Energy consumption, carbon emissions to increase through 2050: EIA

Natural gas, coal and batteries will be used to support grid reliability

If current policy and technology trends continue, global energy consumption and energy-related carbon dioxide emissions will increase through 2050 as a result of population and economic growth, according to a new U.S. government report.

The International Energy Outlook report from the US. Energy Information Agency (EIA) also finds that liquid fuels will remain the largest energy source, but renewable energy use grows to nearly the same level.

Across all cases, end-use sectors in non-OECD countries drive the return of global energy use to pre-pandemic levels. By 2050, global energy use in the reference case increases nearly 50% compared with 2020—mostly a result of non-OECD economic growth and population, particularly in Asia.

In the reference case, global emissions rise throughout the projection period, although slowed by regional policies, renewable growth, and increasing energy efficiency.

Renewables will be the primary source for new electricity generation, but natural gas, coal, and increasingly batteries will be used to help meet load and support grid reliability

Increases in electricity generation are primarily from renewable generation sources.

World coal-fired generation declines through 2030 in the reference case, but it remains a significant part of the worldwide generation mix.

Carbon dioxide (co2) emissions in the global electric power sector remain stable despite significant growth in electricity demand.

Oil and natural gas production will continue to grow, mainly to support increasing energy consumption in developing Asian economies

Supply of petroleum and other liquids continues increasing in both OPEC and non-OPEC regions to meet growing world demand through 2050 across cases.

Non-OECD Asia lacks adequate production to meet growing demand; most of the crude oil it uses comes from the Middle East.

Natural gas production increases worldwide to help satisfy key demand markets.

Globally, incremental electricity generation comes largely from renewable resources, beginning in 2025. As renewables—particularly solar and wind—become cost-competitive, the IEO2021 Reference case projects that all post-2020 electricity generation growth in OECD regions will come from those sources and that they will displace an increasing share of existing non-renewable, mostly fossil fuel-based, sources. In non-OECD regions, we project that electricity generation from renewable sources account for about 90% of generation increases from 2020 to 2050. Because electricity generation grows at almost twice the rate in non-OECD regions than in OECD regions in the Reference case, the non-OECD regions add over two times the generation from renewable sources compared with the OECD regions.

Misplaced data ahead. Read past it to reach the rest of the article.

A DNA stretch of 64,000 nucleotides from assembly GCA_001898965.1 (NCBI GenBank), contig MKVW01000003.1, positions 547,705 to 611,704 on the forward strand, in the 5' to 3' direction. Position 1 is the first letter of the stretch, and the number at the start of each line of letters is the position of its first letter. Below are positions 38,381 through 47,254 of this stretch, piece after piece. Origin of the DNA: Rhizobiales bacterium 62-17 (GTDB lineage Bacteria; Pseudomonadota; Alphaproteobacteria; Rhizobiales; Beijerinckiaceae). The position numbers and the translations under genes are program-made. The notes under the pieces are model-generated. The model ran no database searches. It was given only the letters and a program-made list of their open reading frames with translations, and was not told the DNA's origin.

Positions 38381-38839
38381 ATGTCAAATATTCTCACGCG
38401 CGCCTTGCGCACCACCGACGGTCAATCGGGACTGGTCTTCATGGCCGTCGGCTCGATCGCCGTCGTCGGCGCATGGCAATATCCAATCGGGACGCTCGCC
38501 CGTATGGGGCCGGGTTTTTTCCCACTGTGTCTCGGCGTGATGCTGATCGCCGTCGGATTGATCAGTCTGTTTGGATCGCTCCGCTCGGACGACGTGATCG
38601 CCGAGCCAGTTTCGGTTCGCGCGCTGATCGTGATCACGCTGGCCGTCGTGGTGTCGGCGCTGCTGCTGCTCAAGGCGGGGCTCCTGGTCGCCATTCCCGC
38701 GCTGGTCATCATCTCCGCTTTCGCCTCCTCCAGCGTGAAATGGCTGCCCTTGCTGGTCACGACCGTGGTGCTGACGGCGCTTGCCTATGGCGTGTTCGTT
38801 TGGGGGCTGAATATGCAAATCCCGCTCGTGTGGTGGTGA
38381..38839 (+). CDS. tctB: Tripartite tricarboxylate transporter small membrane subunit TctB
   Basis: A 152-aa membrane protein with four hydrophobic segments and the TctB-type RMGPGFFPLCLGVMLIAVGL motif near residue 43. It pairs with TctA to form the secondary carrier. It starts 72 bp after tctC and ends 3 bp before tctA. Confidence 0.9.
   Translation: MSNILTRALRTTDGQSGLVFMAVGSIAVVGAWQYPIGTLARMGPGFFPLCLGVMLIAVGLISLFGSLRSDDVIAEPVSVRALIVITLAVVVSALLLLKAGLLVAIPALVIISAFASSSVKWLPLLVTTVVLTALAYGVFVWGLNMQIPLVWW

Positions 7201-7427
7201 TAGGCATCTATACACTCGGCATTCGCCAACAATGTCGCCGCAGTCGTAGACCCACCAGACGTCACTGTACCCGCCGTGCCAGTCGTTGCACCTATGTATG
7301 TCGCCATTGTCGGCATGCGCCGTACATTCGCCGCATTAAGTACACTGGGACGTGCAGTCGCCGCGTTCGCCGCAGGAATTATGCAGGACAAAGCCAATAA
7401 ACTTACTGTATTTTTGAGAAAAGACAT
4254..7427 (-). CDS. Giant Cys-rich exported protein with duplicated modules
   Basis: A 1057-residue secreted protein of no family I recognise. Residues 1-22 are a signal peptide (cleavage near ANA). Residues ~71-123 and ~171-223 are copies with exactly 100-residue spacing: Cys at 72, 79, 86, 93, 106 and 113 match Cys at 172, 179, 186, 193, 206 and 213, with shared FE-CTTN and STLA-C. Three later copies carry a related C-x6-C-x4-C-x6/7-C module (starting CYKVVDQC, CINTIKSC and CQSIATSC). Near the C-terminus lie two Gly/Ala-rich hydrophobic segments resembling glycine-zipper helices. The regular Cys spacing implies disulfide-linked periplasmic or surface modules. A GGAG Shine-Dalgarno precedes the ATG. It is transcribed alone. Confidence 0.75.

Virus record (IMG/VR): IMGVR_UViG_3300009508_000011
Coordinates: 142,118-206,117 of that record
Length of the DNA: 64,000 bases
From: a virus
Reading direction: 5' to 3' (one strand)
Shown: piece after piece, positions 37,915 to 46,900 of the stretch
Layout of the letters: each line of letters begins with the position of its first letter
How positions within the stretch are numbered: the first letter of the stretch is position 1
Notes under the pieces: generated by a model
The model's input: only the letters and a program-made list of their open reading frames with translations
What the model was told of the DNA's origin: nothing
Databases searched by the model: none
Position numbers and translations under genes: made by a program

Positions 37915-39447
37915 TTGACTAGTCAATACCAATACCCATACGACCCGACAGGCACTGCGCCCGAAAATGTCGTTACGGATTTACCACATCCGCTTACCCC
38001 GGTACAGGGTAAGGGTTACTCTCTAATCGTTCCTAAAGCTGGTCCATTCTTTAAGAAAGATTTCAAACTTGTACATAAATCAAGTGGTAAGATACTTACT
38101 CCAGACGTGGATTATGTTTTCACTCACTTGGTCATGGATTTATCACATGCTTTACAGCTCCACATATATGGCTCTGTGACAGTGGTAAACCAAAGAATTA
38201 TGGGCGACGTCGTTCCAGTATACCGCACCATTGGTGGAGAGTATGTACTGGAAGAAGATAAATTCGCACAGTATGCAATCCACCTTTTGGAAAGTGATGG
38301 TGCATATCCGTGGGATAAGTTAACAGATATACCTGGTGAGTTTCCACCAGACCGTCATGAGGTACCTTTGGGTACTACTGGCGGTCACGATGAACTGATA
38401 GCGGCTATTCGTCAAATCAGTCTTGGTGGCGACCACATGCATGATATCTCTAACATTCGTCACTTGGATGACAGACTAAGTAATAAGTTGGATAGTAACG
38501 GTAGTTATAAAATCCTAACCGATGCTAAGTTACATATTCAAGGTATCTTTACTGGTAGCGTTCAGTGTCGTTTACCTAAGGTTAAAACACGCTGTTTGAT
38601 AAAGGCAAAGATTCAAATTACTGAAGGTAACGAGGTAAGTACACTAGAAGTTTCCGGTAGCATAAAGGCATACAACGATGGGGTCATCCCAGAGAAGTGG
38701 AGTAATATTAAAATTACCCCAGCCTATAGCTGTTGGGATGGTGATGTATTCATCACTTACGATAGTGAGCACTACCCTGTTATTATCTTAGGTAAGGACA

This projected growth in renewables is uncertain and may largely depend on changes to regulatory policies and market rules, large and cost-effective supply chains to support renewable installations, and a sufficient amount of conventional generation technologies or storage to back intermittent renewable capacity.

As larger amounts of intermittent generating capacity are incorporated into a region’s electrical grid, a range of generating sources will be built or maintained to provide backup for solar and wind resources because their outputs can vary. Solar generation occurs only during daylight hours, regardless of the location of the installation site. The regularity of this resource, along with typically diurnal electricity demand is better supported by battery storage with a discharge capability of several hours. In contrast, wind generation tends to vary widely throughout the day and season, requiring the use of more conventionally fueled resources that are not energy constrained, such as natural gas turbine plants.

“An example of these differences can be seen in India, where by 2050, we project intermittent generation—mostly solar—will account for two-thirds of the electricity generation mix,” the report states. “To accommodate that trend, about 330 GW, or about half of the world’s projected battery storage capacity in 2050, will be required to support a system with such a high level of solar power generation.”

In contrast, Canada has vastly different solar resources because of its high latitude and limited sunlight in the winter and fall months, making wind more economic to build and operate than solar. By 2050, intermittent generation—almost exclusively from wind resources—accounts for about 25% of Canada’s electricity generation mix. To ensure grid reliability with the growth in wind generation, natural gas-fired generating capacity will likely become the more economic choice.

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